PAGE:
Poor women are not so lucky.
And all women need to wake up and realize how shockingly retrograde the current direction of women's health policy really is -- especially in states controlled by Republicans.
In Wisconsin, where I live, 93% of counties have no abortion provider at all. Adding to our already highly restrictive abortion laws, Republicans in the state legislature passed a law in the middle of the night last year taking away all state funding from Planned Parenthood. In the coming session, Republicans plan to introduce new restrictions that will make it more humiliating and difficult for women seeking abortions, including a bill that requires that doctors make women look at ultrasound pictures of their fetuses, a complete ban on abortion after 20 weeks with no exceptions for women's health, a "personhood amendment" that confers full legal rights on embryos, and new state funding for "crisis pregnancy centers" that use the occasion of an women walking in seeking help when they have unwanted pregnancy to proselytize against abortion.
Wisconsin's own Paul Ryan just introduced a personhood amendment in Congress, which could, among other consequences, redefine common forms of birth control like the pill and the I.U.D. as weapons of murder.
What are we to do in this political environment?
Here are a few suggestions:
--Keep the public pressure on elected officials.
--Don't give up and sit back just because you are on the losing side in one particular district at one particular time. The anti-abortion folks sure haven't done that.
--Even if your state and federal representatives are good old boys with the slut-shaming, "aspirin-between-the-knees" mentality, they need to experience some pressure from their pro-choice constituents. The anti-abortion lobby is relentless. The Movement For Leaving Women Alone needs to make its voice heard, to make clear that when our representatives throw red meat to conservatives with their extreme anti-women's-health measures, their constituents are paying attention. If the 2012 election shows anything, it's that voters are sick and tired of Republicans using women's health to score points with their rabidly out-of-it base.
--Choose Planned Parenthood as your health-care provider. Many forms of insurance allow you to go to Planned Parenthood. Do it. Women's health care clinics should be for everyone, not just for those who have no other option. Especially as Planned Parenthood loses state funding, more women choosing to go there will help keep these clinics going -- and also bring together women from every background, which feels good.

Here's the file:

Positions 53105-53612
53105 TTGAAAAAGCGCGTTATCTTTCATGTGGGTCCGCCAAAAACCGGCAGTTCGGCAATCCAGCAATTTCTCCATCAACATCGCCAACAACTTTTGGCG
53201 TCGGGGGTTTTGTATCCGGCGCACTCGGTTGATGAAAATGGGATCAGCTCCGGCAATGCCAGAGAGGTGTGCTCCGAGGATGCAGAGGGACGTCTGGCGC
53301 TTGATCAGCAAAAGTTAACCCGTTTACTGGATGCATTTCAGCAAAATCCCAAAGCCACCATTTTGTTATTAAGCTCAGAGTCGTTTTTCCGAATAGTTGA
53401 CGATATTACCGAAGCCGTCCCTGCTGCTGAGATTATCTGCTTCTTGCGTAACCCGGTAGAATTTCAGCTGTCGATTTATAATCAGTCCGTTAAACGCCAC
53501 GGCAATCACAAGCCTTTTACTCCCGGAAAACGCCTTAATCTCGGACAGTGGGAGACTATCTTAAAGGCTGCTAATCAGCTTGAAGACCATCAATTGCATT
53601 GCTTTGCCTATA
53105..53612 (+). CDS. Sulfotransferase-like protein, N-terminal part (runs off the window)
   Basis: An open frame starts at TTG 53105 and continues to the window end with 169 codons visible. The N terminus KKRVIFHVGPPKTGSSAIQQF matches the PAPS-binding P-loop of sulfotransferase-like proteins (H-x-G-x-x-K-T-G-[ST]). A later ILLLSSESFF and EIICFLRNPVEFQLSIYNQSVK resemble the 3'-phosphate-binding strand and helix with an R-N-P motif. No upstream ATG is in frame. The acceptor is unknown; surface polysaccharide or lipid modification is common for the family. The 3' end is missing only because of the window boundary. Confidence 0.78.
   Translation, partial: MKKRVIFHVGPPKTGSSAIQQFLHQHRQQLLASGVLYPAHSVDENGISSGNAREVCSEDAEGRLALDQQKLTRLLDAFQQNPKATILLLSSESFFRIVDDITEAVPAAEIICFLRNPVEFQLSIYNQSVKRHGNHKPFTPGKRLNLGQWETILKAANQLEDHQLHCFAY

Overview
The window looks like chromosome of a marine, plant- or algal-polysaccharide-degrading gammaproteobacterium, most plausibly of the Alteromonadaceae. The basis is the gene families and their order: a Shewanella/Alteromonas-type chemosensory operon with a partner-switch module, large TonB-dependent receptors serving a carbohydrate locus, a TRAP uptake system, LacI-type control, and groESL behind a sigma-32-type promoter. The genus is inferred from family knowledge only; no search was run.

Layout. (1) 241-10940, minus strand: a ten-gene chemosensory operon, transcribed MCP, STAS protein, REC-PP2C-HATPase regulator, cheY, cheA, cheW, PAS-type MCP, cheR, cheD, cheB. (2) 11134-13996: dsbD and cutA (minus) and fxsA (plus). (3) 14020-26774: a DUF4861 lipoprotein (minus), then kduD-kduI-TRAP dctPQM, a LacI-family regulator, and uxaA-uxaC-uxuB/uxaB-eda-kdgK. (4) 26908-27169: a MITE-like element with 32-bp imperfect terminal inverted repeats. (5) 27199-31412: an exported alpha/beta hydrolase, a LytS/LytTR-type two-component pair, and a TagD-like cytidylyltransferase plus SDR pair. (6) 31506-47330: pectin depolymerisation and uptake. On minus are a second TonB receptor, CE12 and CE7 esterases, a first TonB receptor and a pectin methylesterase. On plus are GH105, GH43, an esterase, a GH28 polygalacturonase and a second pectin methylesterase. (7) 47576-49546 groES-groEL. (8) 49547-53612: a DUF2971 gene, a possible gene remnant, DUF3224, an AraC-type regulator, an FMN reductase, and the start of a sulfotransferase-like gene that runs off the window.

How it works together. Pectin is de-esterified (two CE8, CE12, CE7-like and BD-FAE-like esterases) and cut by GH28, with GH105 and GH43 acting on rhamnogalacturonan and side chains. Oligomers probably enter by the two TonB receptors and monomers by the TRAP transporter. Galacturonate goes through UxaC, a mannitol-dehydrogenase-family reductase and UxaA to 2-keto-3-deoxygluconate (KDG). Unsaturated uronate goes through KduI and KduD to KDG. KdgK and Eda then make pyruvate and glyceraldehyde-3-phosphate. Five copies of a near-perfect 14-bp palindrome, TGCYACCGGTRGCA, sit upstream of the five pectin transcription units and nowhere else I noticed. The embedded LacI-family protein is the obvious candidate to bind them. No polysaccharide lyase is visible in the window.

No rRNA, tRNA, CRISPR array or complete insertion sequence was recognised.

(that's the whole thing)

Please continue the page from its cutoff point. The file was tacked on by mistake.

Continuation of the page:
--Share your story. On Sunday, I will be master of ceremonies at an event marking the anniversary of Roe v. Wade, put on by Planned Parenthood of Wisconsin, and featuring the riveting personal stories of women whose lives have been touched by Planned Parenthood and Roe. Planned Parenthood is collecting personal testimony from women all over America. You can share your story, too.
--Be vigilant. Sign up for Action Alerts from Planned Parenthood so you can get involved at both the state and national level when urgent policy issues that effect women's health come up.
Most of all, it's time for women to come out of the closet and stand up, in public, for reproductive rights. Yes, birth control and abortion and even annual pap smears and breast cancer screenings are private matters that we shouldn't have to speak out about and march for and deal with creepy people with gory signs over, or generally go out in public and take a big, loud political position on. But guess what? Those out-of-it men who haven't got the memo that women expect these things to be a regular, non-negotiable, no-big-deal part of our lives are still directing policy. We have no choice but to push back.
And by doing that -- by standing up together for our vision of a better world -- we can force our country to leave the pre-Roe, Stone Age of women's health behind, once and for all.
If you liked this article by Ruth Conniff, the political editor of The Progressive, check out her story "Bernie Sanders Urges Obama: Don't Cut Social Programs".
Follow Ruth Conniff @rconniff on Twitter.